Although the wound bed is resurfaced through the cellular and vascular events in the inflammatory and proliferative phases, the wound is not yet completely healed. The newly formed tissue must be strengthened and reorganized through collagen synthesis and lysis in the newly formed scar tissue. Through chemical events, internal stress, and external tension, the collagen fibers transform from immature type III collagen to mature type I collagen.7 Interventions of range of motion exercise and scar tissue mobilization aid the process of scar tissue remodeling eventually achieving a balance between collagen formation and degradation to produce a strong healthy scar. Most of the remodeling of the scar occurs in the first 6 to 12 months after wound closure, but can continue for up to 2 years. Even when fully remodeled, the scar tissue attains only 75% to 80% of the strength and elasticity of the original tissue.8

Types of Wound Closures

Wounds that heal following approximation of the wound edges with little or no granulation tissue formation (as in a surgical wound) are said to heal by primary closure or primary intention. An uncontaminated, clean wound bed with wound margins that can be brought together with little tension on the surrounding tissues is required for healing by primary closure. Healing by secondary closure, or secondary intention, occurs when the wound edges cannot be brought together. The process of granulation tissue formation, wound contraction, and epithelialization is required to fill the wound defect. Healing by secondary closure is more complicated, results in more scar tissue formation, and requires more time and energy to achieve closure than does healing by primary intention. In some cases, a traumatic or surgical wound cannot be immediately closed because of contamination or risk of infection. The wound may be cleaned over a period of a few days. When the wound is free of debris, it may be cleaned, surgically debrided and closed. Such a wound is said to heal through delayed primary closure.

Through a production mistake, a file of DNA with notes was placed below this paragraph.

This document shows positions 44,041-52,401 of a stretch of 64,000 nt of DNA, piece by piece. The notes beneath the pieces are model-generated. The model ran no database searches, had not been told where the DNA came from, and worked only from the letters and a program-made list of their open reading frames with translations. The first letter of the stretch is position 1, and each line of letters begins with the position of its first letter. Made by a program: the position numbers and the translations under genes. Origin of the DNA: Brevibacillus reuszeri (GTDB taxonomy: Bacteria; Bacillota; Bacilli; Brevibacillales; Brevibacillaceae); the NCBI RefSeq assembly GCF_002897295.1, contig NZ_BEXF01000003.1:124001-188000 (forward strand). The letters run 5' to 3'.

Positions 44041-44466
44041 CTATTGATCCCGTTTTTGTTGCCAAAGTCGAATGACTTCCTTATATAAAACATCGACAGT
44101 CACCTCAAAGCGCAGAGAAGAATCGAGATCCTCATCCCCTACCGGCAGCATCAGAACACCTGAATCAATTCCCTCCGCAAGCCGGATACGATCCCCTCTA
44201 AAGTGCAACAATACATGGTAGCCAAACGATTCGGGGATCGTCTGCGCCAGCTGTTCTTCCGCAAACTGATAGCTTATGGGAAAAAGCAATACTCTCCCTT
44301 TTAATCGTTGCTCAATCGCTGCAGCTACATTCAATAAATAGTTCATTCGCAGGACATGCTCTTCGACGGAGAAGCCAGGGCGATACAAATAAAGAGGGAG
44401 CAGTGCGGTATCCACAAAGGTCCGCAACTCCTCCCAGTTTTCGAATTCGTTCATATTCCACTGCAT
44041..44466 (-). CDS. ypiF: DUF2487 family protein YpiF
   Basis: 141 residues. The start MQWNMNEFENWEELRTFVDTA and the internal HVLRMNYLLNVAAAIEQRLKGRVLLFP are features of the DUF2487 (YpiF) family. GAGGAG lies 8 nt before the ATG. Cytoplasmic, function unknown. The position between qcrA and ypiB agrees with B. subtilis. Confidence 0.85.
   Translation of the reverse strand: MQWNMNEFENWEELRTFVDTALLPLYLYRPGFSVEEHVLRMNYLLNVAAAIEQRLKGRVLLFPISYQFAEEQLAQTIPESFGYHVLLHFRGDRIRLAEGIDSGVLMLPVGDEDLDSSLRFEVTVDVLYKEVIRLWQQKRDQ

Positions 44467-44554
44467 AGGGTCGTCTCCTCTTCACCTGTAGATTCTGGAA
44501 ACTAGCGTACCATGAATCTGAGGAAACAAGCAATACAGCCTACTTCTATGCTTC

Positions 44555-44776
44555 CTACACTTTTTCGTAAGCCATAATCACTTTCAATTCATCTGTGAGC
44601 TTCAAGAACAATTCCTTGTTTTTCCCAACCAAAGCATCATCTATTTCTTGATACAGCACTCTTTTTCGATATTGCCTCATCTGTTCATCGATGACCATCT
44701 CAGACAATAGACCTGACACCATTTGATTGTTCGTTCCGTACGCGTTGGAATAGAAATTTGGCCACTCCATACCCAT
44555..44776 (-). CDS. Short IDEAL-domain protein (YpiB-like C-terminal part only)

Abnormal Wound Healing